Epic Poker Two Years Post Bankruptcy: Where Are They Now?

Ummmm...this is awkward.

Ummmm…uhhh…this is awkward.

It was two years ago today that Federated Sports+Gaming, the parent company of Epic Poker, Heartland Poker Tour, and the GPI went down in a blaze of non-glory.

For those in need of a refresher, Federated Sports+Gaming was primarily the brainchild of Jeffrey Pollack and Annie Duke. They teamed with ex-YouBet executives Michael Brodsky, David Goldberg, and wannabe execs Jeffrey Grossman and Vito Iaia, to launch a social poker site, TV tour, and player ranking system set to “revolutionize” the industry and “celebrate” players. They acquired HPT and tried to acquire WCP while also trying to eff us in the A.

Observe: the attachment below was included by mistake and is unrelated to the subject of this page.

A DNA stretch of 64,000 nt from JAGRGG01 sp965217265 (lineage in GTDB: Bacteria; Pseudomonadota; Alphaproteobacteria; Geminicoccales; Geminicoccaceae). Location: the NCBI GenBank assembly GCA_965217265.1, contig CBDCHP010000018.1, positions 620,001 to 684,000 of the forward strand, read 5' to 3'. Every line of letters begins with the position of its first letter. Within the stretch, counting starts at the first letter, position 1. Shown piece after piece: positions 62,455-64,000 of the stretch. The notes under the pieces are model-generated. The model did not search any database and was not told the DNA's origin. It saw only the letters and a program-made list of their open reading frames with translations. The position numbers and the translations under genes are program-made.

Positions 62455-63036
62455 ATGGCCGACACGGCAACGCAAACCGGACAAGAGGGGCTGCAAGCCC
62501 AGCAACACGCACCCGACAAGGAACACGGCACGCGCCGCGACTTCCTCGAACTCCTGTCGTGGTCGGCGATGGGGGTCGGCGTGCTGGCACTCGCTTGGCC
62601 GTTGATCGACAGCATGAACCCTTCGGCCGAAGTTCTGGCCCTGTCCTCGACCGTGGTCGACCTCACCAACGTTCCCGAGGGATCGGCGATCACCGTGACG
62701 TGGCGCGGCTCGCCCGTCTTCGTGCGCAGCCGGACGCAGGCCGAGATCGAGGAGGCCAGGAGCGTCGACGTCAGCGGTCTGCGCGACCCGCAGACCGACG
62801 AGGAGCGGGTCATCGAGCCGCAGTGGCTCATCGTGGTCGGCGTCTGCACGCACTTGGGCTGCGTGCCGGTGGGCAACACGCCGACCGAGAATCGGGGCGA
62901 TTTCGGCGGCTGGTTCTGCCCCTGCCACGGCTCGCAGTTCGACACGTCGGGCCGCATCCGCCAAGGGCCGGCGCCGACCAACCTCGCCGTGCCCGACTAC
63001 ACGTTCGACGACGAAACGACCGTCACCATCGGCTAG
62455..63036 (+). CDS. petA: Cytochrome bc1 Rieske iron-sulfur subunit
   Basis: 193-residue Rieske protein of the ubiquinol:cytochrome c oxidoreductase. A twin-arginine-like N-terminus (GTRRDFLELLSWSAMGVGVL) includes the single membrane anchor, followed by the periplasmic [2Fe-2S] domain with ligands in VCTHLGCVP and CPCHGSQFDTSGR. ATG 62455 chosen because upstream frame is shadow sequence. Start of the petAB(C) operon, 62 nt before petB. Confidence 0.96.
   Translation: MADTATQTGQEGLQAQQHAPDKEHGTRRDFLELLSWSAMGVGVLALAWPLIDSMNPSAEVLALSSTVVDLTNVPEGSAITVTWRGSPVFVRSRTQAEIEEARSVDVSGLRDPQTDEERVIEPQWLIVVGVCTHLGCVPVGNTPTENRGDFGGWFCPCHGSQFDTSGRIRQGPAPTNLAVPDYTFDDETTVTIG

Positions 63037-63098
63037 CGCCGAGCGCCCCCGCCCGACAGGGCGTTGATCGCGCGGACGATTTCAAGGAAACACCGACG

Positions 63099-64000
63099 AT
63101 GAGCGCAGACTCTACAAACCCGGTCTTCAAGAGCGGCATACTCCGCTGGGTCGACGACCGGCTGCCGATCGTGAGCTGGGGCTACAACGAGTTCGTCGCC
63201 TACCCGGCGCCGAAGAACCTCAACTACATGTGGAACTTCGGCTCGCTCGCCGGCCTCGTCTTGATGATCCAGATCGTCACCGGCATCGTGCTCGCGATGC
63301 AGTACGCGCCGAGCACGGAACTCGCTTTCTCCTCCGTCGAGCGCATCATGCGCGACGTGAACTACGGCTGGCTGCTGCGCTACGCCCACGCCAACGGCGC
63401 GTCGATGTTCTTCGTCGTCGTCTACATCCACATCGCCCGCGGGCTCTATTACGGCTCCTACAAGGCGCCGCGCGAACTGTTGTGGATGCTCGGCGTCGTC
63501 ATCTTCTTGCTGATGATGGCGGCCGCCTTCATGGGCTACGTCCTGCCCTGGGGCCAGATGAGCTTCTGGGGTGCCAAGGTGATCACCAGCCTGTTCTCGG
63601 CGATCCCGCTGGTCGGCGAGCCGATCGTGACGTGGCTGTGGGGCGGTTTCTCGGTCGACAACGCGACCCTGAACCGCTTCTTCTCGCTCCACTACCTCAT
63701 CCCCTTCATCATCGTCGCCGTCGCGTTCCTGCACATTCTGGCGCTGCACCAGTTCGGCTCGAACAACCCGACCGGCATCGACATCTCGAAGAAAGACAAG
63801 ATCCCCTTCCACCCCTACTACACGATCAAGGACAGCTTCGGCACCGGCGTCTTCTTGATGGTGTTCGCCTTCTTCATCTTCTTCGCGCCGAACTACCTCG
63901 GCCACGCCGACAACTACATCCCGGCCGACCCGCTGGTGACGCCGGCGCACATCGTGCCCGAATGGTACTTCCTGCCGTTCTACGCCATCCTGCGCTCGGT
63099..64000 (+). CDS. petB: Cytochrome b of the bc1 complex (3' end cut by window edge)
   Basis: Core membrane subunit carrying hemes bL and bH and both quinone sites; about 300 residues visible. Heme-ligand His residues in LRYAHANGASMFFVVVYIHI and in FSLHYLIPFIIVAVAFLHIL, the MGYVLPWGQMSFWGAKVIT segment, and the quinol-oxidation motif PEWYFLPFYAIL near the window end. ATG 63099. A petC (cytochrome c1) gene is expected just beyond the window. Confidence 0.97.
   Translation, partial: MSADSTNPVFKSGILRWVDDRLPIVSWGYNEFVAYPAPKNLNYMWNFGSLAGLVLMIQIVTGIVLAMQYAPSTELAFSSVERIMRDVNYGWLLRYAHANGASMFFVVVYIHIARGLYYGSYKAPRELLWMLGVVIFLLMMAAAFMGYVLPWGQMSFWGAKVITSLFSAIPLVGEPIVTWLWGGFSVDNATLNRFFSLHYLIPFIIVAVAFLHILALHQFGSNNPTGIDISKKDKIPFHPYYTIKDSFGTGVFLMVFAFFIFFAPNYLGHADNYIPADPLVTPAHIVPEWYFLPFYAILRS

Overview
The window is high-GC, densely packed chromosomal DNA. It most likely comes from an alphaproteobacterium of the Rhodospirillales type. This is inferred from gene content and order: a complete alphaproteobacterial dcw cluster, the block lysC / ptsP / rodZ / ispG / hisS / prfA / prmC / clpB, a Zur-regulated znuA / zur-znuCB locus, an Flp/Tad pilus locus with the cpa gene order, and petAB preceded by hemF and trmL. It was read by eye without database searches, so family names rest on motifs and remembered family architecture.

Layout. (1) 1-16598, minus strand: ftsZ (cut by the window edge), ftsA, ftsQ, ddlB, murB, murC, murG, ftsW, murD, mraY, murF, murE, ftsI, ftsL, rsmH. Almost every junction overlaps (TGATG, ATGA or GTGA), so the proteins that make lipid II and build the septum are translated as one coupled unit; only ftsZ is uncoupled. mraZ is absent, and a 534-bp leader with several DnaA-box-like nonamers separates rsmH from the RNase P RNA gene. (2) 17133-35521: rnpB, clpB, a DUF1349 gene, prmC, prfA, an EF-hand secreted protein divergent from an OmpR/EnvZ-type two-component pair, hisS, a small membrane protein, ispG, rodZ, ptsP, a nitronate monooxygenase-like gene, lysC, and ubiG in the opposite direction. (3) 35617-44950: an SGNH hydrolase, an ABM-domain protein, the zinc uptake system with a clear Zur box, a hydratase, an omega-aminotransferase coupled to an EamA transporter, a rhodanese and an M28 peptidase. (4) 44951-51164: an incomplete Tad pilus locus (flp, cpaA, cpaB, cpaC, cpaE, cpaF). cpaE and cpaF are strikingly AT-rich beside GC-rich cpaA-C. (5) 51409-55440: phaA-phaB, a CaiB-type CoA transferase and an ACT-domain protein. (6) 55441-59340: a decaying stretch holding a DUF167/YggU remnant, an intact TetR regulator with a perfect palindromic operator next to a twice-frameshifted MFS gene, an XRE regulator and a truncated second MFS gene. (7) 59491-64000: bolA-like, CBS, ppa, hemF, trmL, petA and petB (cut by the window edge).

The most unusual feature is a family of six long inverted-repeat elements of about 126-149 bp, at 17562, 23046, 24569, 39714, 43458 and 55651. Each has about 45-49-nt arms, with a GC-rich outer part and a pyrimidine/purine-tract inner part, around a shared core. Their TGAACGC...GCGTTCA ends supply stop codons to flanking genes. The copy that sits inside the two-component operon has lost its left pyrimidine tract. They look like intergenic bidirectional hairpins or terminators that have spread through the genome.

It’s been a fascinating fallout post-bankruptcy. First, like Bart Simpson, we would NEVER actually do this. However, we will take a look at what’s happened to most of the key players since this happened. It’s been amazing to see how some good people in poker have flourished, and how others just aren’t around any more.

Doing Well, Thank You Very Much…